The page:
Driven by technological and material advances as well as a demand for more energy-efficient transportation and tools, “lightweighting” has become an important trend that’s significantly impacting manufacturers.
It affects virtually all manufacturing, maintenance, and repair involved in the transportation industry along with business involving products people carry by hand, such as luggage, electronics, chainsaws, and more.
Lightweighting is in especially high demand for products such as:
- Mass transit systems
- Portable tools
Of course, engineers can redesign these items to make them lighter; but, in nearly all cases, using lightweighting can complement designs. Composites and plastics have their roles, but designers achieve much of this lightweighting using light metals such as aluminum and new steel alloys — and even lighter metals are on the horizon.
Lighter is better in many applications for various reasons. In the case of products people carry, lighter weights can reduce fatigue. According to the Manufacturing Business Technology article, in the transportation industry, lighter transportation forms
- use less energy, making them more environmentally friendly, which is a concern among many “green” consumers and company leaders facing tightening environmental regulations
- require less fuel for transportation, thereby reducing costs for business decision-makers as well as consumers
- are often at least as strong as heavier materials previously used due to technological developments and commercial feasibility improvements
Lightweighting is not easy to achieve in manufacturing, though. The increasing lightweight demand creates challenges for manufacturing, maintenance, and repair company employees who must alter their processes to meet specific lightweight metal and other material requirements. Lightweighting can have significant downstream manufacturing impacts.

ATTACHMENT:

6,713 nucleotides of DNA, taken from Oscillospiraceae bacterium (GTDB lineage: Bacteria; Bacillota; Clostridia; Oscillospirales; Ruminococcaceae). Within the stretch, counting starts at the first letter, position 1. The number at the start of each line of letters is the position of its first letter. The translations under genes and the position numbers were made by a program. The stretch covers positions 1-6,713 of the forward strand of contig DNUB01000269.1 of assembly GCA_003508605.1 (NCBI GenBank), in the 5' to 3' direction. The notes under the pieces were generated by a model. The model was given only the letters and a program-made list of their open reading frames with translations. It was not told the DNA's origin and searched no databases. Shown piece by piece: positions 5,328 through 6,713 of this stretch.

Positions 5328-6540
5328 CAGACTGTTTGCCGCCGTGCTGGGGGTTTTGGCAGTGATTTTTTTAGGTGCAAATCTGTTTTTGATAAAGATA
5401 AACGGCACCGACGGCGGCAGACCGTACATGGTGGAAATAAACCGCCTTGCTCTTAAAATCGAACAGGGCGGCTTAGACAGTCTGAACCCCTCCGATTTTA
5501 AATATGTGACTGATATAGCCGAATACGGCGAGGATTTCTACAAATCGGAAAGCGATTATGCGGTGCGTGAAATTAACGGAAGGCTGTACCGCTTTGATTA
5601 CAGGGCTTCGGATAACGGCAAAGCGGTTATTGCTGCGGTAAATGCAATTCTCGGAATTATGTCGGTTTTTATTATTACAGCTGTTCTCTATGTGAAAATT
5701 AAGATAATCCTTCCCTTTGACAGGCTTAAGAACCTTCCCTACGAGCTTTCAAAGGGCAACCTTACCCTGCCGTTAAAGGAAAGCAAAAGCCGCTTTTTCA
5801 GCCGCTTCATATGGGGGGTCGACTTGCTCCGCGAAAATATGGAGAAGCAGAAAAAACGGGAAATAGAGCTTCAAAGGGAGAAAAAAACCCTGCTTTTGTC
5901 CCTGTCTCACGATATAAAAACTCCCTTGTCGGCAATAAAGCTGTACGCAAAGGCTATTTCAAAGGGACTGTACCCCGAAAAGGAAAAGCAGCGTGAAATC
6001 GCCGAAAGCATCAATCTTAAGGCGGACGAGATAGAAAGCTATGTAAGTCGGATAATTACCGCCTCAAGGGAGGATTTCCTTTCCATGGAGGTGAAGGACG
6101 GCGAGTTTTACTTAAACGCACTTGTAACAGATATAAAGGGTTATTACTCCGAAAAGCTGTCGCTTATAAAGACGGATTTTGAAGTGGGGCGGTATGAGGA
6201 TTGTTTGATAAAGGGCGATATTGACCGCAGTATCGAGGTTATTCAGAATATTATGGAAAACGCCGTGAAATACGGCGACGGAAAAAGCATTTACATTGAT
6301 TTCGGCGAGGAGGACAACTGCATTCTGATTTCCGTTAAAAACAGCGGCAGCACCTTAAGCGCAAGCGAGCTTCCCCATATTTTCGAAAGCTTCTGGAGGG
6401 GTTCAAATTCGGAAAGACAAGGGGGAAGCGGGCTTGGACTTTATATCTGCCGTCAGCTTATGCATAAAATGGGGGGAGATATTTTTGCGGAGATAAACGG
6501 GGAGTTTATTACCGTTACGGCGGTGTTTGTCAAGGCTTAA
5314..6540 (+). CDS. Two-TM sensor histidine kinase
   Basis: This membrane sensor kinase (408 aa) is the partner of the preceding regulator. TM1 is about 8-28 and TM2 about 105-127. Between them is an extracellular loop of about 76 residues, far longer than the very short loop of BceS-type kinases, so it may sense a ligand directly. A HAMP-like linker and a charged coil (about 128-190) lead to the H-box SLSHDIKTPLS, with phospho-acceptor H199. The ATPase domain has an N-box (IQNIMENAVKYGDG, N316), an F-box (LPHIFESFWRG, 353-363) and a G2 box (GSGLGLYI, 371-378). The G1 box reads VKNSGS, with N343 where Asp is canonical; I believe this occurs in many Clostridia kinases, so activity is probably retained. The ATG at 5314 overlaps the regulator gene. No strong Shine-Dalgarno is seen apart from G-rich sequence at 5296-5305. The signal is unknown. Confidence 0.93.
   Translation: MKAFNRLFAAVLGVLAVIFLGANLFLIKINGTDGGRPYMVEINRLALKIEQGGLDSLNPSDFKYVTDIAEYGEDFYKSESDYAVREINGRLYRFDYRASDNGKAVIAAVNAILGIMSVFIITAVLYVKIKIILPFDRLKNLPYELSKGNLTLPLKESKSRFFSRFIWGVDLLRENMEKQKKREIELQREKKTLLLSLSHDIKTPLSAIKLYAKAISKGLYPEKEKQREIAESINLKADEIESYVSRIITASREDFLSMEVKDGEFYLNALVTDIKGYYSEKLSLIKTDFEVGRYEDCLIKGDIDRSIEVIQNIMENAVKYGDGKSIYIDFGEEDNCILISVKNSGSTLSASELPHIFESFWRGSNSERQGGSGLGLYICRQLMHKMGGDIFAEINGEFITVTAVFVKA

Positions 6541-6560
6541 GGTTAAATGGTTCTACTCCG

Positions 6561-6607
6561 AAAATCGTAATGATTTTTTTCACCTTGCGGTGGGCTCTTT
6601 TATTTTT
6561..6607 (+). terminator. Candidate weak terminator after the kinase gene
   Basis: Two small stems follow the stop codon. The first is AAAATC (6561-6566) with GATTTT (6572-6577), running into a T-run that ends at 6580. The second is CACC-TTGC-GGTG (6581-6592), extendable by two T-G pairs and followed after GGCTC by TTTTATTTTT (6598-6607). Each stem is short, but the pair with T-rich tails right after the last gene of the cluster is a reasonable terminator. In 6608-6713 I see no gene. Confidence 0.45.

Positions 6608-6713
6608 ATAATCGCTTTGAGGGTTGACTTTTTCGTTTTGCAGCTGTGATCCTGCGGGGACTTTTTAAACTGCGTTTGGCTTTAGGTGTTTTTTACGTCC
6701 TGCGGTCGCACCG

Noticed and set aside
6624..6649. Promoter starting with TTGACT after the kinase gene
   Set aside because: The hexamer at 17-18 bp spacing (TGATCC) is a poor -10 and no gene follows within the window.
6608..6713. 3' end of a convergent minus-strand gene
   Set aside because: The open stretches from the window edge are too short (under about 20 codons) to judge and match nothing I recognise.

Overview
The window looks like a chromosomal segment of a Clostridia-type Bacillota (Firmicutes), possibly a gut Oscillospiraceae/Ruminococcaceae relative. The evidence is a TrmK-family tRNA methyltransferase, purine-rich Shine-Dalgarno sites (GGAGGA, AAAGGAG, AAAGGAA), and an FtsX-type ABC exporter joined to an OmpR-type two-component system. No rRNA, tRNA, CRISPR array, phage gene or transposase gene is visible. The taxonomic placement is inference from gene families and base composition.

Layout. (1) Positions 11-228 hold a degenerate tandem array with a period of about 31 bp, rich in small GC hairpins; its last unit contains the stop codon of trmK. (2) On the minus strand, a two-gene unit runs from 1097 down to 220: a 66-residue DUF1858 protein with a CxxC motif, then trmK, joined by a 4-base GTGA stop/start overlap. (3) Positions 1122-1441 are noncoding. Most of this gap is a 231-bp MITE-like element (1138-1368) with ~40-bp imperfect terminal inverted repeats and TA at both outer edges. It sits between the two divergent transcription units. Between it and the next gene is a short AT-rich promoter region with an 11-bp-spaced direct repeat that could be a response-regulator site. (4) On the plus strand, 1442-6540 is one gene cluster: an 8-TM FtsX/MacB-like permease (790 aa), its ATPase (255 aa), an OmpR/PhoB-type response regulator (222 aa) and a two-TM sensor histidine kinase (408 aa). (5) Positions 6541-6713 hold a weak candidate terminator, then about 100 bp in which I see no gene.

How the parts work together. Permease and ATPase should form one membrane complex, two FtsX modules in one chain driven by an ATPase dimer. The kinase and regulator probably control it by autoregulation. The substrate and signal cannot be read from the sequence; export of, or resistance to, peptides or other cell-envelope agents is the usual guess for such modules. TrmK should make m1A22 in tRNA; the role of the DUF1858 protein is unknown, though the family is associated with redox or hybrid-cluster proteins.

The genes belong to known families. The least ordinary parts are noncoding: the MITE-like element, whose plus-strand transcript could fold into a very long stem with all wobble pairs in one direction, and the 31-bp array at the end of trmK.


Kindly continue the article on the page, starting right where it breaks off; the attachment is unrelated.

- Different processes — This impacts joining specifically. For example, welding aluminum to steel or other aluminum pieces is faster than riveting — and eliminates the weight of the rivets — but it’s still in its experimental phase and consumes more energy than riveting, so manufacturers use welding only in low-volume production. We’ve never used lightweight alloys in manufacturing development before, and we can’t fully understand the specific changes to production lines they’ll necessitate until we use them in real-world mass production.
- Higher costs — Because of costs associated with adjusting production lines to accommodate lightweighting combined with learning curve labor costs when beginning to work with lightweight materials, lightweighting usually increases manufacturing costs — regardless of material costs relative to heavier metals. This leads to a situation in which manufacturers focus lightweighting on premium products, limiting the market for lightweight products.
- Differing performance — Lightweight materials perform better than heavier materials in many areas, according to the AutoDesk article, but they also present some problems, such as poor ride and handling in automobiles due to the tendency of lightweight materials to vibrate more than heavier ones. Manufacturers must reinforce parts that are too “flimsy,” adding to production cost and complexity.
- Safety concerns — If manufacturers sacrifice structural safety to cut weight, it may create an unsafe automobile, plane, or light-rail train. Safety concerns can limit lightweighting growth.
- Maintenance and repair — Not only do designers need to consider production issues when using lightweight metals and other materials but they must also plan for necessary adjustments in lightweight product maintenance and repair — areas that will require new processes as well.
Lightweighting offers numerous advantages that will likely continue to precipitate increased lightweight metal and other material use. However, the move to lightweighting creates significant challenges as manufacturers must update their design, production, maintenance, and repair processes.